New York Times bestseller David Arnold's most ambitious novel to date; Station Eleven meets The 5th Wave in a genre-smashing story of survival, hope, and love amid a ravaged earth. When a deadly Fly Flu sweeps the globe, it leaves a shell of the world that once was. Among the survivors are eighteen-year-old Nico and her dog, on a voyage devised by Nico's father to find a mythical portal; a young artist named Kit, raised in an old abandoned cinema; and the enigmatic Deliverer, who lives Life after Life in an attempt to put the world back together. As swarms of infected Flies roam the earth, these few survivors navigate the woods of post-apocalyptic New England, meeting others along the way, each on their own quest to find life and love in a world gone dark. The Electric Kingdom is a sweeping exploration of art, storytelling, eternal life, and above all, a testament to the notion that even in an exterminated world, one person might find beauty in another.
The Electric KingdomFeatured
The brunt of the book is told from the perspectives of Nico, Kit, and the Deliverer. Nico lives with her father, after her mother recently died, and she is on a quest from her father to find some type of magical portal. She is not sure if he has delusions or if this could be real, but it is likely to be one of his last requests, so she is on her way. Kit lived with his mother and two other children in an old theater. They seemed like they would stay there forever, but when she is lost, they decide to move on after hearing a radio message of a settlement. The Deliverer, shrouded in secrecy, lives in a huge house stocked for doomsday and brings food to the people nearby.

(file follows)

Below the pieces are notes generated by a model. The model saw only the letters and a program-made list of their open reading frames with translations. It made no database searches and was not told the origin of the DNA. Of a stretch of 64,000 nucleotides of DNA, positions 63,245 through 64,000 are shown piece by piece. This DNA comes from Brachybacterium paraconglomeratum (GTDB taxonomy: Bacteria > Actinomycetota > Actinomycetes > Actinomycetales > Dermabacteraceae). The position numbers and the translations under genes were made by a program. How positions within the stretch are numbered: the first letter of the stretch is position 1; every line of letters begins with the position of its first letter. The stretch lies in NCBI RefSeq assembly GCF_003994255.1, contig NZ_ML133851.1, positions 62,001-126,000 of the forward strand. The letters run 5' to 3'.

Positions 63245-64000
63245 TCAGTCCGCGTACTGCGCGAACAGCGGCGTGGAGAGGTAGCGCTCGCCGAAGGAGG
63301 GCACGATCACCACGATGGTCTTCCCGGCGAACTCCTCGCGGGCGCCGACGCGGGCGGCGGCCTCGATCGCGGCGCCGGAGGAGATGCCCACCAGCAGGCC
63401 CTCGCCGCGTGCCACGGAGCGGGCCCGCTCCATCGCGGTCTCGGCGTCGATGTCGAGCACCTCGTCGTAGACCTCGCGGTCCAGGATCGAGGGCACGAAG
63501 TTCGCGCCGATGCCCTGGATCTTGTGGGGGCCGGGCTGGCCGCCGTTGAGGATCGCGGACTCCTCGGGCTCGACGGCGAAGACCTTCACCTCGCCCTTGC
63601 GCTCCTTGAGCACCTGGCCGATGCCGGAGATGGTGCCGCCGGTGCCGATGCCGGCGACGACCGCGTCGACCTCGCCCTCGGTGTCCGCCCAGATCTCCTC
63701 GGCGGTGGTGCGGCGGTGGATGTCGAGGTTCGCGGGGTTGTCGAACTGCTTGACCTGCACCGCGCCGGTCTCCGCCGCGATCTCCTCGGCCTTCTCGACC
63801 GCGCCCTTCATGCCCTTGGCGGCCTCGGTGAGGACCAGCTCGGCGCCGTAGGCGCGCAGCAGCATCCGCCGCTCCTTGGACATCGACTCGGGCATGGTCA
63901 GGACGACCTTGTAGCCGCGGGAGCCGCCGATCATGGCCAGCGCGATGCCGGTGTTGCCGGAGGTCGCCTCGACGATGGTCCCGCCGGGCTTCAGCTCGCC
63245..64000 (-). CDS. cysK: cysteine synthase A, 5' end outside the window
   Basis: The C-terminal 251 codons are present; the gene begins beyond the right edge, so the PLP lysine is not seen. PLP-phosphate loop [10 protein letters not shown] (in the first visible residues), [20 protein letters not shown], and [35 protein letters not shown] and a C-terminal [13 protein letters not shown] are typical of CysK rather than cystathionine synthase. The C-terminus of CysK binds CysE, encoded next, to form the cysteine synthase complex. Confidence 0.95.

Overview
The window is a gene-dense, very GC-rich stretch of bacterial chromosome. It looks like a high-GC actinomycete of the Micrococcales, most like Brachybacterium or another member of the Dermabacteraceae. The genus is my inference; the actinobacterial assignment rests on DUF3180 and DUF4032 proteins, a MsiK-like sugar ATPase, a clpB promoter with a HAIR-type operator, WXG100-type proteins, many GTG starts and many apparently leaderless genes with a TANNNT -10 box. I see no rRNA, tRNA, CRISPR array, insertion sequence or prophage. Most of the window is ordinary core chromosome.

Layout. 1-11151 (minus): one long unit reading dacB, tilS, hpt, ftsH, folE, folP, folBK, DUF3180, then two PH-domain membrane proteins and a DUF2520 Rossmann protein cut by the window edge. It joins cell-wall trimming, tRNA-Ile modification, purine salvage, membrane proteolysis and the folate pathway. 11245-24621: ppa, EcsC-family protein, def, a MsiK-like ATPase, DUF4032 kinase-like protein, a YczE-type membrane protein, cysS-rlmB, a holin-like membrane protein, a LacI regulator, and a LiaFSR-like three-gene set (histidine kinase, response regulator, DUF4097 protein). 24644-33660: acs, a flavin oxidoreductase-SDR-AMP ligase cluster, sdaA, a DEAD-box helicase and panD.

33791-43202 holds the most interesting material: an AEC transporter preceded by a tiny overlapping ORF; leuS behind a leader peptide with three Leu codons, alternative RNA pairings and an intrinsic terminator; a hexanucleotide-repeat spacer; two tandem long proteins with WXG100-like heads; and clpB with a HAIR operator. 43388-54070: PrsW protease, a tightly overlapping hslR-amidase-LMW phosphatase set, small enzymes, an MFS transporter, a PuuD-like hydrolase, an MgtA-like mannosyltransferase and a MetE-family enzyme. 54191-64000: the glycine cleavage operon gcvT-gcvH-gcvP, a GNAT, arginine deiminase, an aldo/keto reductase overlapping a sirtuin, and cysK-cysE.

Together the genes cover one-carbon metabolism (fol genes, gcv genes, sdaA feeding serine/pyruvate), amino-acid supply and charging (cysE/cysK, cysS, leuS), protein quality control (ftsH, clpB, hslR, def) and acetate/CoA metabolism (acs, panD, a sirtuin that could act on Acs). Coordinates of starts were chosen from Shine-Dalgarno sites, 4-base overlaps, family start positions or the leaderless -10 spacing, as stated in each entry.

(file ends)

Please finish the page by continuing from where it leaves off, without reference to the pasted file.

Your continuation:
What I loved: The premise here was pretty interesting, and I appreciated the characters, who are really built (more than the world) through the book. They were all really compelling, and we also get to hear stories from side characters that really drive the book forward. The people here are interestingly crafted with notes about humanity and its past as well as this apocalyptic future.
What left me wanting more: This book was a bit of a challenge to read in that at times it seemed like a series of short stories. There are so many people at first and different plots, that it made me flip back and forth to try to remember who was who. I also wanted a bit more exploration of this world, but this really is a character-driven story.
The ending sections got really twisty, and at the end, I was not totally sure what was happening, and it was definitely a wild ride. This book is not for people who enjoy solid and straight-forward stories with some twists. There are a lot of questions, curiosities, and mind-blowing twists that change the story in big ways.
Final verdict: THE ELECTRIC KINGDOM is a dark, intriguing, character-driven post-apocalyptic YA sci-fi that keeps the reader on their toes.